When you are unhappy in your marriage, you might be thinking about ending the relationship. For many Michigan couples, the obvious way to end a marriage is to file for divorce. Some people, however, want to know if they can simply have a marriage “annulled,” moving forward as if the legal relationship had not happened in the first place. It is extremely important to distinguish between divorce and annulment, however.
Filing for divorce is a way of legally dissolving a legal relationship, while an annulment is a way of officially ending a relationship that was never legally valid in the first place. To be clear, divorce and annulment are not interchangeable, regardless of the amount of time you were married or whether there are children from the marriage. What do you need to know about seeking a divorce (MCL Chapter 552) versus an annulment? We will tell you more about each and the difference between them.
What is an Annulment in Michigan?
An annulment is a process by which a couple who is married says that the marriage was not valid in the first place, and thus the legal marriage did not exist. Some people ask their divorce lawyers if they can seek an annulment instead of a divorce because they have heard it is faster, or because they were married for such a short time, or because they did not have any children with their spouse. In short, none of these reasons are grounds for an annulment. What are some of the reasons that Michigan law allows for an annulment? The following are some of the key reasons why a marriage can be annulled:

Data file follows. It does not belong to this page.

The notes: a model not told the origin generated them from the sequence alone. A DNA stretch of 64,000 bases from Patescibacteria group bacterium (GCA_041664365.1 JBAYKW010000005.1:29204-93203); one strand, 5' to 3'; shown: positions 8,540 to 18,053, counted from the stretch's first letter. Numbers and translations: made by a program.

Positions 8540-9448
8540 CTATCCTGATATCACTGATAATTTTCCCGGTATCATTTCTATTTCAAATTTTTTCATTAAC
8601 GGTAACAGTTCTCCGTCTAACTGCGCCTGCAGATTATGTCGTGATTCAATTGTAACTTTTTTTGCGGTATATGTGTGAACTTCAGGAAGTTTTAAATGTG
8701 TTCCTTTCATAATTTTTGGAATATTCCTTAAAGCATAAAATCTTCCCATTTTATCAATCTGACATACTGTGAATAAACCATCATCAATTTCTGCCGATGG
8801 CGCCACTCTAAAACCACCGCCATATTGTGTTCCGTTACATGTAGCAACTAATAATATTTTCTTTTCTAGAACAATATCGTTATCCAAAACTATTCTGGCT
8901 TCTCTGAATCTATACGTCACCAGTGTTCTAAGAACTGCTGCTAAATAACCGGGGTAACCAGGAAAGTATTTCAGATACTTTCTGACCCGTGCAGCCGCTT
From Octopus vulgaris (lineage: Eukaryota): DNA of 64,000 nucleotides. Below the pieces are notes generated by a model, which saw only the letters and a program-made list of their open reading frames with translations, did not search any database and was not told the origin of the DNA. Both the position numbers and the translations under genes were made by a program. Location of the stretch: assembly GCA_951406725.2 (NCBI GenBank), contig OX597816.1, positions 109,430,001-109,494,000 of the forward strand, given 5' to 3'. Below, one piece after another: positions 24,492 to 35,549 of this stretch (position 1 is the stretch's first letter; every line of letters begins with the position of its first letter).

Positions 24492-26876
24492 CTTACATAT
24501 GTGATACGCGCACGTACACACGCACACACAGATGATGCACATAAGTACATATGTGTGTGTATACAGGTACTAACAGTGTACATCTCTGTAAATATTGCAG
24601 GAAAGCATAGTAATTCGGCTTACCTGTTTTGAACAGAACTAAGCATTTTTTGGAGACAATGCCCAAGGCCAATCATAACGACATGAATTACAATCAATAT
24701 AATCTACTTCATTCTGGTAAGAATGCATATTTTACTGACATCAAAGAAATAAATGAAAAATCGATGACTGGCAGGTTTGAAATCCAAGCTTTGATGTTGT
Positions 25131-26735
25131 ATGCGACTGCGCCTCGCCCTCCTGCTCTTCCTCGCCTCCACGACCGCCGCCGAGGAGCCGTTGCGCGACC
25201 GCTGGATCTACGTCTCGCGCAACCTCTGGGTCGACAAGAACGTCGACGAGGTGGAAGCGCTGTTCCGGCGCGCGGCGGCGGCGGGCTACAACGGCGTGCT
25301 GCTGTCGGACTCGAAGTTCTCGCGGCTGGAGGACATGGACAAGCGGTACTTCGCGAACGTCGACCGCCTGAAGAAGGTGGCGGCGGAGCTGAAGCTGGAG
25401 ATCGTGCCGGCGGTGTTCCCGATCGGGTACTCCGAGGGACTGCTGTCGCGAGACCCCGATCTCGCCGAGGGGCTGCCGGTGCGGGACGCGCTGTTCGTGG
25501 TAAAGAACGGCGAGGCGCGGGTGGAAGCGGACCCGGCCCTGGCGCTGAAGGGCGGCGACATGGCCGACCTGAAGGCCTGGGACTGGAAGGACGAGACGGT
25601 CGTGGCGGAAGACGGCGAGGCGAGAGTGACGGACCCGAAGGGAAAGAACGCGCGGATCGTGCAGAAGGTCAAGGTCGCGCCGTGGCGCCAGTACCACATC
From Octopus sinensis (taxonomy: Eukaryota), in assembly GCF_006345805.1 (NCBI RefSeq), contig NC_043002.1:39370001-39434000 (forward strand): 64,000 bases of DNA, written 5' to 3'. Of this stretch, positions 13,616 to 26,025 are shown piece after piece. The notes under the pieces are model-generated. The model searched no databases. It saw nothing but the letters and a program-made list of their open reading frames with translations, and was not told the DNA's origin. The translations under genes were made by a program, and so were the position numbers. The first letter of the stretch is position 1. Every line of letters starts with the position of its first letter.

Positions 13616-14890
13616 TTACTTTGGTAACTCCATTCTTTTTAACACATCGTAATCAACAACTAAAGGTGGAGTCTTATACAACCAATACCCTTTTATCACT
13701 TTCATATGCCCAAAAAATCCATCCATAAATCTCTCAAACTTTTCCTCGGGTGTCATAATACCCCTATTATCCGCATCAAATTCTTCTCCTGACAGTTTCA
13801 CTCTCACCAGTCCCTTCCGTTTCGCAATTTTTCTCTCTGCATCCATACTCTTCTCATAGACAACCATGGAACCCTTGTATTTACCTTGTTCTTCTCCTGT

- One or both parties was underage at the time of the marriage: If you are under the age of 16, Michigan law says that you cannot get married unless there is a court order that says the marriage is allowed. One exception to this “underage” rule is that if two people get married before one or both reach the age of 16, they cannot declare the marriage invalid through annulment if they continue to live together as husband and wife after reaching the age of 16 (otherwise known as the age of consent).
- Force or fraud: both parties who are getting married must consent to the marriage, and if one of the party’s consent was obtained through force or fraud, then an annulment may be possible.
- Incapacity: both parties must be capable of physical and mental consent to a marriage. If either party is incapacitated at the time of the marriage, it may be possible to get an annulment.
- Bigamous relationship: when two people get married, neither can be already married to another person. If one of the parties already was married at the time of the marriage, then the second marriage is invalid.
Unlike annulment, divorce is intended for two people who entered into a valid marriage and who now want to dissolve that legal relationship. Divorce and annulment, generally speaking, are mutually exclusive.
How a Michigan Divorce Lawyer Can Help You
If you are married and need help determining whether you are eligible to file for divorce, an experienced divorce lawyer in Michigan can assist you. Contact the Law Offices of Michael A. Robbins to learn more about our services.